Minister slams cardiologist’s ‘jew bags’ jibe

'There is no place for antisemitism in Victoria and these comments made by Dr Nasis are completely unacceptable'.

Monash Health in Clayton where Dr Nasis consults.
Monash Health in Clayton where Dr Nasis consults.

A PROMINENT Melbourne doctor’s antisemitic jibe has drawn condemnation from Victorian Health Minister Martin Foley and has triggered an investigation by a health care group.

The high-ranking cardiologist, who works at Monash Heart, Victoria Heart and Cabrini, has apologised for an email in which he suggested to his sister that a Jewish man should “pack his jew bags and f**k off”.

Melbourne Jewish woman Susannah Swiatlo had emailed property managers CastranGilbert on July 24 asking for a rent reduction for her brother Paul Micmacher. The email was forwarded to the property’s owner Gina Nasis, who asked her brother Arthur for advice.

Dr Arthur Nasis, an associate professor at Monash University, emailed, “ignore it for 1 week [sic] in 1 week, write back and say I will review all information and get back to you within 1 week [sic] that gives you 2-3 weeks if you sell Avenue by then – tell him to pack his jew bags and f**k off”.

His email remained in a chain which the property agent inadvertently forwarded to Swiatlo. A stunned Swiatlo said, “I paused in disbelief – tears started to well in my eyes. Shock, hurt, sadness, disappointment overcame me. It sparked fear of the prevalence of antisemitism and hateful words loosely used in everyday communication.

“Recounting the situation and reading the email to my family, I saw the raw emotion from my father who was born in 1945 and lost family members at the hands of the Nazis, and who spent his toddler years running through Europe.”

She responded to the agent, receiving a reply from the landlord that “Arthur and I occasionally communicate using loose language … this should not have happened and should not have gone further.”

Swiatlo then contacted the Anti-Defamation Commission (ADC) and with support from its chair Dvir Abramovich, she raised the matter with Monash Health and Monash University. However, she was told the slur was a private matter. Frustrated with these responses, the ADC publicised the incident.

However, after a discussion with Australasian Jewish Medical Federation Victoria president Dr Jack Green, Dr Nasis issued an apology. “I would like to apologise for any offence caused … They are words I never should have used. I certainly meant no offence but I now understand why what I said was so offensive. I am grateful for the opportunity to discuss this and apologise … I look forward to maintaining a positive relationship with my Jewish medical colleagues and the wider Jewish community.”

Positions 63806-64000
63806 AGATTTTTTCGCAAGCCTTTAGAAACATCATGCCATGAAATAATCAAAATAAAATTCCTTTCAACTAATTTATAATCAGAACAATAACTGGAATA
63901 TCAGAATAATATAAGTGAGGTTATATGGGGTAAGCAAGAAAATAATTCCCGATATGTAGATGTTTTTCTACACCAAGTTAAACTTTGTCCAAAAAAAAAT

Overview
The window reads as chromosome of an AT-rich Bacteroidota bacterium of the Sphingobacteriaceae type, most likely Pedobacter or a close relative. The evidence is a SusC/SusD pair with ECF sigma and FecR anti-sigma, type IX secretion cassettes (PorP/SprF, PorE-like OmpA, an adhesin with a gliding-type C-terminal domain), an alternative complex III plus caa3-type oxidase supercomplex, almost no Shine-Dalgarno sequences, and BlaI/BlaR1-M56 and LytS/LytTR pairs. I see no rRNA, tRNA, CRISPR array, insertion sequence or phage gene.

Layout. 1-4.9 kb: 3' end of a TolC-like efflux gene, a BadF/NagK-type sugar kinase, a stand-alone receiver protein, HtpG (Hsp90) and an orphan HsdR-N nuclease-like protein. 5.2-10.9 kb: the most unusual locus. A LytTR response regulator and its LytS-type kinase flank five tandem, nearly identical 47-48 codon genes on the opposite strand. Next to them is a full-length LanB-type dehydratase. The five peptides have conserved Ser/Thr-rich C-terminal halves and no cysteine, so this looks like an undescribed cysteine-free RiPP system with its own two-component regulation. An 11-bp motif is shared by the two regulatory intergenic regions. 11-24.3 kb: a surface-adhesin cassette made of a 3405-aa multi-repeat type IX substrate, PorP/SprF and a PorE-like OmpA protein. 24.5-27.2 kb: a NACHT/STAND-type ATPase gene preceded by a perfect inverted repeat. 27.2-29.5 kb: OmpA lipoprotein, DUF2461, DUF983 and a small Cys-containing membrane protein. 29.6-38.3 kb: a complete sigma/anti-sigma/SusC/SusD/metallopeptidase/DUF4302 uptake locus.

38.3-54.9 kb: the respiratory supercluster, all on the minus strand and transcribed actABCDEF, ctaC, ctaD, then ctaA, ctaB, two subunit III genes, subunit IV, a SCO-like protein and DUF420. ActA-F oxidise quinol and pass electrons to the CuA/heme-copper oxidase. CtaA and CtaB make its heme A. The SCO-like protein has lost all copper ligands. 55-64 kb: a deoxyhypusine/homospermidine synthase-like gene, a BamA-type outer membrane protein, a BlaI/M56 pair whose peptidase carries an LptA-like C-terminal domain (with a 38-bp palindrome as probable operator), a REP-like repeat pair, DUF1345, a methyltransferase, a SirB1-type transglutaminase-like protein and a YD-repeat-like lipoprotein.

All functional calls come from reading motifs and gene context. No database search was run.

Green told The AJN he conveyed to Nasis that “negative stereotypes … have been used to vilify and attack Jews through history. We had a very fruitful and long meeting”.

Meanwhile, Courage To Care CEO Mike Zervos said he has communicated extensively with Dr Nasis who responded he was “truly remorseful for the hurt that I have caused”.

Swiatlo said about Nasis, “I welcome his regret.” In a letter to the ADC, she stated, “I have an obligation not to ignore comments such as the ones made by Dr Nasis.”

Meanwhile, Health Minister Martin Foley stated this week, “There is no place for antisemitism in Victoria and these comments made by Dr Nasis are completely unacceptable. Victoria is a proud multicultural state and we stand by our Jewish community. Monash Health has commissioned an urgent investigation into the matters raised which will be undertaken by an external expert. Safer Care Victoria will await the outcome of this investigation.”

Louise Kanis, executive director, public affairs & communication, at Monash Health confirmed it has now launched an investigation, adding, “We will always work to ensure racism or abuse is never tolerated in or outside our workplace.”

A spokesperson for Victoria Heart stated the organisation has told Nasis his remarks do not reflect its values.

Cabrini Health CEO Sue Williams emphasised, “Any comments of this nature, that vilify a person based on their religion, race, ethnicity, gender or sexuality, are not acceptable.”

Stating, “We welcome the regret he has expressed,” Abramovich added, “This kind of prejudiced world view is antithetical to our core values and has no place in Australian society. People in public positions, especially those who treat the sick, bear an outsized responsibility for their actions, private or public.

“As we await the report of the investigation launched by Monash Health, it is not too late for Dr Nasis to apologise to Ms Swiatlo and her brother in person … Another measure to repair the damage that he has caused is for Dr Nasis to develop a better grasp of the evils and consequences of hatred by meeting with a Holocaust survivor who can share first-hand what can come of hateful language and stereotypes like the ones he expressed. The ADC stands ready to facilitate such a meeting.”

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